Intel CEO Bob Swan also remarked that the company has doubled its 10 nm yield expectations. "On the [10 nm] process technology front, our teams executed well in Q1 and our velocity is increasing," he said, adding "We remain on track to have volume client systems on shelves for the holiday selling season. And over the past four months, the organization drove a nearly 2X improvement in the rate at which 10nm products move through our factories." Intel is prioritizing enterprise over desktop, as "Ice Lake-U" will be followed by "Ice Lake-SP" Xeon rollout in 2020. There was no mention of desktop implementations such as "Ice Lake-S." Intel is rumored to be preparing a stopgap microarchitecture for the desktop platform to compete with AMD "Matisse" Zen 2 AM4 processors, codenamed "Comet Lake." This is essentially a Skylake 10-core die fabbed on existing 14 nm++ node. AMD in its CES keynote announced an achievement of per-core performance parity with Intel, so it could be interesting to see how Intel hopes 10 "Skylake" cores match up to 12-16 "Zen 2" cores.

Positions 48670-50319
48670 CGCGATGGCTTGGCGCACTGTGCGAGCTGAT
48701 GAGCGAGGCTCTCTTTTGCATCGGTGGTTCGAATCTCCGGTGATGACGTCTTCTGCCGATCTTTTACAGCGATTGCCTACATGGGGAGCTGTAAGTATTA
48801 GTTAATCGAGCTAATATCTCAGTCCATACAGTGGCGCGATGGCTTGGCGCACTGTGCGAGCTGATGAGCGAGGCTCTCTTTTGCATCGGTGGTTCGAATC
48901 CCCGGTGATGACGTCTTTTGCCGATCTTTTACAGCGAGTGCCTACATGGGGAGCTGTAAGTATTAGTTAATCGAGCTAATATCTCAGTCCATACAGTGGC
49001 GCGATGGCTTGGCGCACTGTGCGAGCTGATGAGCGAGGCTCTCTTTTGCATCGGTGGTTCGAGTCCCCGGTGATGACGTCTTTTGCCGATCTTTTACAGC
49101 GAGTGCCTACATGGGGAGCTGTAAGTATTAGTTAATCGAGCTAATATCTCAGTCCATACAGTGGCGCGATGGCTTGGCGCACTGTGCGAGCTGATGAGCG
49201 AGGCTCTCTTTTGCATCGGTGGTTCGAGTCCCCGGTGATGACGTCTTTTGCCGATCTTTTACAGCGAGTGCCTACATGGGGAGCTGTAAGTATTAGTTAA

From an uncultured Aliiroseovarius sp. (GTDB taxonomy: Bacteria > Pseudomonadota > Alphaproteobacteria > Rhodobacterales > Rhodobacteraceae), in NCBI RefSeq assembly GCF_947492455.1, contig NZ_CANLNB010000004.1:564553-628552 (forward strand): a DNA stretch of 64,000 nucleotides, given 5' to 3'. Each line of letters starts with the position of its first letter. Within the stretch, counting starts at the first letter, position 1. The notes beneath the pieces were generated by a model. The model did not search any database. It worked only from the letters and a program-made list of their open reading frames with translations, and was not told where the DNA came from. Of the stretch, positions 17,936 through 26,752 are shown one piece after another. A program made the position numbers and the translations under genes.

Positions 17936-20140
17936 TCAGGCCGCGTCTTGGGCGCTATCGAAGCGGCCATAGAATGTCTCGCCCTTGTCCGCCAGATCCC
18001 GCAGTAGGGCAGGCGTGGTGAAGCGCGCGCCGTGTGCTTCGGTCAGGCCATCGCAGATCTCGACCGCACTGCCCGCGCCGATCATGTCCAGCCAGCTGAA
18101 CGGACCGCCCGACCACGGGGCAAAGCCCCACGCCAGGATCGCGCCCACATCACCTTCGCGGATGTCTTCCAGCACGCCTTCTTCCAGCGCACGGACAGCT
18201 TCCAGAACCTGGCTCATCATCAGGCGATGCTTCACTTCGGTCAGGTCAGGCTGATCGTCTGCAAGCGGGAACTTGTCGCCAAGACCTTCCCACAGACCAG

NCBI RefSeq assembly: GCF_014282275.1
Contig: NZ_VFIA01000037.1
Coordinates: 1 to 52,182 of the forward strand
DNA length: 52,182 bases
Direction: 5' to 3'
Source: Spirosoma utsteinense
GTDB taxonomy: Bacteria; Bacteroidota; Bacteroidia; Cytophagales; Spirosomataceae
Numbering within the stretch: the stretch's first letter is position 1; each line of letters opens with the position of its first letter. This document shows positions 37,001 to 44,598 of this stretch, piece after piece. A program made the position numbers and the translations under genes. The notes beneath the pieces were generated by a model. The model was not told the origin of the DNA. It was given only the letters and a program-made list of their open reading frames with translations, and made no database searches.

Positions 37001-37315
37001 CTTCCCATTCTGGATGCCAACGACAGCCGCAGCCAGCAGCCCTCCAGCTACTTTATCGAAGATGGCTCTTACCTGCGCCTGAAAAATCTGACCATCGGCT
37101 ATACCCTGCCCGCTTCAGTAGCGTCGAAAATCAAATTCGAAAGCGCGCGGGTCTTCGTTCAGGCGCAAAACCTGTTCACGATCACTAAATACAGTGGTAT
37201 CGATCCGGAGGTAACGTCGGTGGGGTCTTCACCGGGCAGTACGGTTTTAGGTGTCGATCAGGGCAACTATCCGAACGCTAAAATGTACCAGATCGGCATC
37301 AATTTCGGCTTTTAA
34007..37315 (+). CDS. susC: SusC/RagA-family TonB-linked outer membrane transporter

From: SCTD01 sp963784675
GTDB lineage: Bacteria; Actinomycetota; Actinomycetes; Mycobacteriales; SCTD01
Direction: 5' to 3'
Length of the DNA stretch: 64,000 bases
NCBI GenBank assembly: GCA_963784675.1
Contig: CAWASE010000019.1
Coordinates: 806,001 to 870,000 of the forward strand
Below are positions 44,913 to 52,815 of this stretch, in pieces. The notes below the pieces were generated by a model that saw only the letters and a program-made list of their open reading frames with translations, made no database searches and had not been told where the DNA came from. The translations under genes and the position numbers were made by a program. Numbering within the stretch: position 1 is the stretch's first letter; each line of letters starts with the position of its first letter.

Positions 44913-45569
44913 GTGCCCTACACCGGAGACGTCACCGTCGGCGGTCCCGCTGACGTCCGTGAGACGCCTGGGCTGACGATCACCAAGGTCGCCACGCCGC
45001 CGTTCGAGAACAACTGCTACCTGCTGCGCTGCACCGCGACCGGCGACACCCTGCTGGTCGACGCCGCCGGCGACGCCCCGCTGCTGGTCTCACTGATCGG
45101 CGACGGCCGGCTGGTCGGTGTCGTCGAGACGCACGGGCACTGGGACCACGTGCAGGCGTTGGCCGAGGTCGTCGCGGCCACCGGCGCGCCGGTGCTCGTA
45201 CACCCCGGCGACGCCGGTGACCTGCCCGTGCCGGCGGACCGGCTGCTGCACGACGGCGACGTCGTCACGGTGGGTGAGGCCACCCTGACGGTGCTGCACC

Intel Unleashes 56-core Xeon "Cascade Lake" Processor to Preempt 64-core EPYC

Intel late Tuesday made a boat-load of enterprise-relevant product announcements, including the all important update to its Xeon Scalable enterprise processor product-stack, with the addition of the new 56-core Xeon Scalable "Cascade Lake" processor. This chip is believed to be Intel's first response to the upcoming AMD 7 nm EPYC "Rome" processor with 64 cores and a monolithic memory interface. The 56-core "Cascade Lake" is a multi-chip module (MCM) of two 28-core dies, each with a 6-channel DDR4 memory interface, totaling 12-channel for the package. Each of the two 28-core dies are built on the existing 14 nm++ silicon fabrication process, and the IPC of each of the 56 cores are largely unchanged since "Skylake." Intel however, has added several HPC and AI-relevant instruction-sets.